Now I know I need to do the one thing I didn't want to do and that was pull the motor (namely because I had just rebuilt it and installed it 4 months prior and everything was dialed in perfectly)! So I bite the bullet and proceeded to pull everything off and remove the motor (not sure if I mentioned it, but it was 98 degrees with 95% humidity in my insulated garage in Houston, TX - but at least I had the "Yes" channel playing on Pandora all day).

Once the motor was out, I removed the bell housing and nose cone mount bolts, spread the bell housing mounts apart a little, put my hoist on the front of trans and a jack under the rear, lifted, pulled forward, raised rear and "wallah", was able to remove the nose cone and replace everything. I reused the original bushing with a new German seal and a new nose cone gasket.

Going back together had additional challenges though. I had the car jacked up with my usual blocks between the axles and frame to keep them from dropping too far. NOTE: This is very important because raising the transaxle high enough to remove the nose cone puts a strain on the axle boots unless you disconnect them from the swing arms and screw up your alignment - which I was not going to do. Regardless, the transaxle is spring loaded from the swing arms. Once I lifted the transaxle high enough to work on it, it was not so easy to get it to lay back down into the mount holes (no weight of the engine to help. Again, being by myself, I was able to jump up and down on it long enough to get everything back into position.

This is a hellava lot of work just to get to a nose cone - and I started thinking "what if this one leaks after I put everything together"!? So I decided to improve upon the situation. Since the bell housing bolts are only holding lateral loads, I decided to figure out how to reverse the bolts so that they can be pulled out from the rear without removing the engine - yet still not rub on the case on the passenger side. I cut a bit over 1/8" off of the nuts and rounded two edges of the nuts (so that the nut is actually slightly thinner than the bolt head. I then cut the bolts flush with the nut when installed. I inserted from the rear, put blue loctite on the nuts and tightened to spec. Now, in theory, I should only need to remove the bell housing bolts (without removing the engine), remove nose cone bolts, jack engine and trans together, move forward, then raise nose cone - all without removing anything on the engine except maybe the pulleys.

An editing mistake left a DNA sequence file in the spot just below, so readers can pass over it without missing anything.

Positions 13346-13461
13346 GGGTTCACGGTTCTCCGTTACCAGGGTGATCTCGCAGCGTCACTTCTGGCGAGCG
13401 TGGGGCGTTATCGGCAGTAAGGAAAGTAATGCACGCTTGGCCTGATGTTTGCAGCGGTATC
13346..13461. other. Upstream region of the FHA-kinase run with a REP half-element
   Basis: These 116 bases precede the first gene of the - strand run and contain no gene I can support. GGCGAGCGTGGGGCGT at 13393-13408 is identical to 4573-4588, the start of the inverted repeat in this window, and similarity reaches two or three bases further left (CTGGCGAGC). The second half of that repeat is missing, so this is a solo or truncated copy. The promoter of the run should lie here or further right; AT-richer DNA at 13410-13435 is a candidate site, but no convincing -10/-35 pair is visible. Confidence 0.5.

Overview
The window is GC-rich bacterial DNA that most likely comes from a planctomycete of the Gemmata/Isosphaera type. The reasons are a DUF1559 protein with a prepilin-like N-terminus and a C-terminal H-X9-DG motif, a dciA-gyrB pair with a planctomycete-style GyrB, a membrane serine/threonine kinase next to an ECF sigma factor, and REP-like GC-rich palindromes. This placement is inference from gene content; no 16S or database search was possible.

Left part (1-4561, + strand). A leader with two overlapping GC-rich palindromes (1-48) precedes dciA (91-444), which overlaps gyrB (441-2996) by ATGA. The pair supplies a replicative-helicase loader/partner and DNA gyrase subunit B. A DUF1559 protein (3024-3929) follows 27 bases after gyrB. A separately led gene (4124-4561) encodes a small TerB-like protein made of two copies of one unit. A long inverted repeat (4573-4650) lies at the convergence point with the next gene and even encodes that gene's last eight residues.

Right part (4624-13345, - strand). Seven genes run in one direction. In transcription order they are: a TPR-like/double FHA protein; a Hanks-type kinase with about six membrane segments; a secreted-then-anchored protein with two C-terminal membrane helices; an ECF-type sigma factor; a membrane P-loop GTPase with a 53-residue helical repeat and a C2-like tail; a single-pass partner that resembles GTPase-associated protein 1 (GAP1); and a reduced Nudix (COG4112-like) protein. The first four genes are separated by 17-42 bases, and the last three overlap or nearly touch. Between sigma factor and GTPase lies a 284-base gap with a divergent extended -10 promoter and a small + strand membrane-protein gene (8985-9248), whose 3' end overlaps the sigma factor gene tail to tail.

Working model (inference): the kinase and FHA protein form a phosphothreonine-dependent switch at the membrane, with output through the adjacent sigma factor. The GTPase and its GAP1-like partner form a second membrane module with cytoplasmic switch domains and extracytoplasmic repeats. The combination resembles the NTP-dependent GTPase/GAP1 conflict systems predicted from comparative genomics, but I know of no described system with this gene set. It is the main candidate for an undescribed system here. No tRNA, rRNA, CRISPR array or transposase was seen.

Anyway, sorry for the long story-like narrative but I figured it might help some while entertaining others. Just remember, this entire thing could have been avoided by just replacing and seal in the existing bushing - or just grab a towel and wipe the drop off the exhaust once a week and call it a day :-)

Cheers.
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Re: Nose cone, bushing and seal - a cautionary tale.

Postby DannyP » Tue Aug 13, 2019 1:53 pm

Wow, Mark, that's a big bag of suck. I changed those parts on my trans when I rebuilt it, but I always get all my trans stuff from Weddle Industries. They have the best non-Chinese parts available today: a lot German and a good portion Brazilian.

I had to pull my motor and trans last summer because my 2nd gear synchro cracked. I've rebuilt a few transmissions so that part wasn't that bad. But all you have to do to pull it sucks. On a Vintage the motor has to come completely out. Then you have to disconnect it all, remove it, then pull the axles. Complete disassembly of trans to change one stupid brass synchro........
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Re: Nose cone, bushing and seal - a cautionary tale.

Postby Mark Reid » Tue Aug 13, 2019 2:38 pm

Yep. For this project, some have cut the frame cross member where the rear trans mounts then fabbed a bolt-up solution. There was no way I was cutting the frame. Anyhow, my mods will make it infinitely easier should I ever have to do that again.
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Re: Nose cone, bushing and seal - a cautionary tale.

Postby Mark Reid » Tue Aug 13, 2019 2:48 pm

There was a moral to the story but I fell asleep writing - and that is: If it ain't that broke, don't fix it!! :-)
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Re: Nose cone, bushing and seal - a cautionary tale.

Postby EEricson » Tue Aug 13, 2019 4:32 pm

I feel your pain.
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Re: Nose cone, bushing and seal - a cautionary tale.